Saturday morning dawns. With it comes the usual adult admin. It never seems to stop, but by 11am you reach the point where you’ve done your good deeds for the day and you’ve got freedom for the afternoon.
Destination: Killarney International Raceway. Specifically, the smaller track right in the centre.
The first stop is for petrol. The attendants at the Caltex near the track have seen these red bottles over and over again. 10l of the good stuff, although you might need a bit more depending on how many laps you plan to do.
Driving through the gate into the track is always a special feeling. You wave your membership book at security and feel like you own a little piece of paradise.
That’s because you do.
The Carbs and Coffee team is lucky enough to have a garage at the track. There’s a long waiting list, but it’s so worth the wait. Instead of dragging tools and all kinds of other racing odds and ends between home and the track every weekend, we arrive in style with little more than a tog bag and our petrol bottles. It’s the closest any of us will ever get to feeling like Kimi Raikkonen.
A DD2 kart is a beautiful thing. With front and rear brakes, two gears and the ability to easily adjust geometry, stiffness, ride height and width, it’s a truly brilliant racing machine. With speeds of up to 125km/h at Killarney and G-forces of over 2G, they are no joke either. There’s a Senior MAX in the garage too, which offers the ultimate in chain-driven karting at Killarney. They are only slightly slower than a DD2 in the right hands thanks to lower weight.
And yes, sometimes pink really is the only duct tape colour that was lying around at a time of need.
The first port of call for any practice day is a walk up and down the pits to say hello to everyone. Things don’t always go smoothly between racing drivers, but there is generally a great atmosphere around the pits.
The second step is probably the most important: mixing the fuel. Rotax 2-stroke oil is mixed with the fuel at a ratio of 40:1. Every driver has a different system, but mine is to wrap insulation tape around the handle of any container that has already been mixed. Pouring unmixed fuel into your 2-stroke engine is a catastrophic and very expensive mistake that you really don’t want to make.
Next up is a visual inspection of the kart and a quick spanner check of all the nuts and bolts. Your kart disintegrating at over 120km/h isn’t enjoyable (I speak from experience). One of the sport’s greatest attributes is that you get to experience the thrill of close combat racing in relative safety. Things do go wrong with the karts, but that normally ends with a broken kart in the grass and a bruised ego rather than a bruised body.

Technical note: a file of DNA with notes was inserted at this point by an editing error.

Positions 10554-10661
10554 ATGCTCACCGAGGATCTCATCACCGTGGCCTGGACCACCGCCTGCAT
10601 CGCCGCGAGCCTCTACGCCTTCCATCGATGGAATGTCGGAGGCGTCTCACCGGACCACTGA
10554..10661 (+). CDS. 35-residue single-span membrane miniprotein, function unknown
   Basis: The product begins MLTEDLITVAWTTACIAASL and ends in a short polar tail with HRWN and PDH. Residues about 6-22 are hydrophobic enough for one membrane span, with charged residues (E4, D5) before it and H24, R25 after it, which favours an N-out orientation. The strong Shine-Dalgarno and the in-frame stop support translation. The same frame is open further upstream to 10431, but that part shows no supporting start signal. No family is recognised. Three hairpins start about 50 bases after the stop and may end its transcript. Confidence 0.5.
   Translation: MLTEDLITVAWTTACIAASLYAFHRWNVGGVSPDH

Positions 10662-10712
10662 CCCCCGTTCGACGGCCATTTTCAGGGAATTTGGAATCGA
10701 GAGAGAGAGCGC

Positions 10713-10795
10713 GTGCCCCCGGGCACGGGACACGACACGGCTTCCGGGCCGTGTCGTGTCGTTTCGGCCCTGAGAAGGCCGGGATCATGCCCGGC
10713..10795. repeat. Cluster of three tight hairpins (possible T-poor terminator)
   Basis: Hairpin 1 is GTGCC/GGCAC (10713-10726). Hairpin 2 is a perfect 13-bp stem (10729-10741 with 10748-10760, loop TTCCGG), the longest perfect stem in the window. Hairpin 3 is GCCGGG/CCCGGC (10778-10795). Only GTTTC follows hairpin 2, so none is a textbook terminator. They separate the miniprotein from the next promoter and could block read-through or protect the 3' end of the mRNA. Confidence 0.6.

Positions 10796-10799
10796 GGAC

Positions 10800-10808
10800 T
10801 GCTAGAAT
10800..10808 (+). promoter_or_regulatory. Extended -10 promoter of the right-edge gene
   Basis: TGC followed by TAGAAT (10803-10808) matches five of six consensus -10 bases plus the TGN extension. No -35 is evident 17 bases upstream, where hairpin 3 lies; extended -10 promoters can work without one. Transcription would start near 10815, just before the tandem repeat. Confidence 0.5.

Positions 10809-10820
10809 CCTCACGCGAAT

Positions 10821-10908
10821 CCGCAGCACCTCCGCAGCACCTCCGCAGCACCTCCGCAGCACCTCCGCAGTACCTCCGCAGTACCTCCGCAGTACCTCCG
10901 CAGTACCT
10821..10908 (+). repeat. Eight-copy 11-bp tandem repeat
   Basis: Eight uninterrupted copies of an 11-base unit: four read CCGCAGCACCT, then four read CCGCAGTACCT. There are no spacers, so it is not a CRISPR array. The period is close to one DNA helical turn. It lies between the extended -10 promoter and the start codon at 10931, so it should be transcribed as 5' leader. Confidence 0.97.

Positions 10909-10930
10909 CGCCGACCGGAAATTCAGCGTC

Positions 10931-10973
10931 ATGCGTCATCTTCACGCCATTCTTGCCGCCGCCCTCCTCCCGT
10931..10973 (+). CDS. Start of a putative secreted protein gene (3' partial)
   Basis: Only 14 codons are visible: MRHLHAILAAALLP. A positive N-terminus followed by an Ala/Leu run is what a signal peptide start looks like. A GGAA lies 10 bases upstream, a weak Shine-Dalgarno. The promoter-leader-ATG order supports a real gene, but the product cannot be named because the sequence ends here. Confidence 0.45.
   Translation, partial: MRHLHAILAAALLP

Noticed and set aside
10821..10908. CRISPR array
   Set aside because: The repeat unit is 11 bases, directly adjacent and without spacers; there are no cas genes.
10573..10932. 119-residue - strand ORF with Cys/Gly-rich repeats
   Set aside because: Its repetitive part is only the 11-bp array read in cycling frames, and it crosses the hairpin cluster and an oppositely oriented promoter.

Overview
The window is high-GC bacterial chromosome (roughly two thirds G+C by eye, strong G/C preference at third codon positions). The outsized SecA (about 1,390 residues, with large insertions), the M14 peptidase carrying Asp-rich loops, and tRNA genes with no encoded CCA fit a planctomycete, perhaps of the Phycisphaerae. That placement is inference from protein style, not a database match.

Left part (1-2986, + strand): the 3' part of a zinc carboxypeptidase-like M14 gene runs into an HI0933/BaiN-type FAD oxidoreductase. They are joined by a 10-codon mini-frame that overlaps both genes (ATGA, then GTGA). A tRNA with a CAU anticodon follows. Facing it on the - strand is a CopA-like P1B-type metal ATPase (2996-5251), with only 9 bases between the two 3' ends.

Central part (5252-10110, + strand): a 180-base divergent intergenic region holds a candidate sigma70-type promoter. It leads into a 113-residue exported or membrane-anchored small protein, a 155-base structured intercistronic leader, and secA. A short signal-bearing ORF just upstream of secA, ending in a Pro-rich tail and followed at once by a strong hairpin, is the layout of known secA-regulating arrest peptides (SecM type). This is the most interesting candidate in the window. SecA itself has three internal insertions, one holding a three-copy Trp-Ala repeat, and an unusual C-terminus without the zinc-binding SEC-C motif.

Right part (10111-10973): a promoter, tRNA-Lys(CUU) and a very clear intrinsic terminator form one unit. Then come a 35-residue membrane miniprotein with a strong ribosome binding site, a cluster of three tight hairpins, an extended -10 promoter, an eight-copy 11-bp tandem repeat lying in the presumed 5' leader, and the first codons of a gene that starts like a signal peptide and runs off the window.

It’s not perfectly safe of course, but nothing fun is.
Setup comes next. The point of a practice day is to practice. Make changes. See what they do. Experiment!
For those of us still trying to reach the sharp end of the field on a manageable budget, the usual setup changes are tyre pressures, front width, seat stiffness, camber, caster and carburetor jetting among others. That’s already a handful and doesn’t even begin to consider axle stiffness, torsion bars or different types of seats.
Miniature Formula 1? Yes.
It’s really the highlight of any week. Spannering with friends and then jumping into the karts to chase each other out on track to see who got their setup right. The benefit of working together is you get to share knowledge and learn at a much faster pace than going it alone.
Karting is the only form of motorsport where you can practice practically every Saturday and be your own mechanic (as long as someone takes the time to teach you how and you invest a lot of elbow grease). There are professional teams operating in the pits and you can usually find their drivers at the front of the grid, but there are also plenty of father-son (or father-daughter or even mother-son!) teams running at the sharp end with small budgets and big hearts.
It’s never too late to start. With kids from the age of 5 getting to grips with the Bambino class, it’s almost never too early either. There are various classes running at all the karting tracks in South Africa. Be sure to visit https://kart.co.za/ to find out more.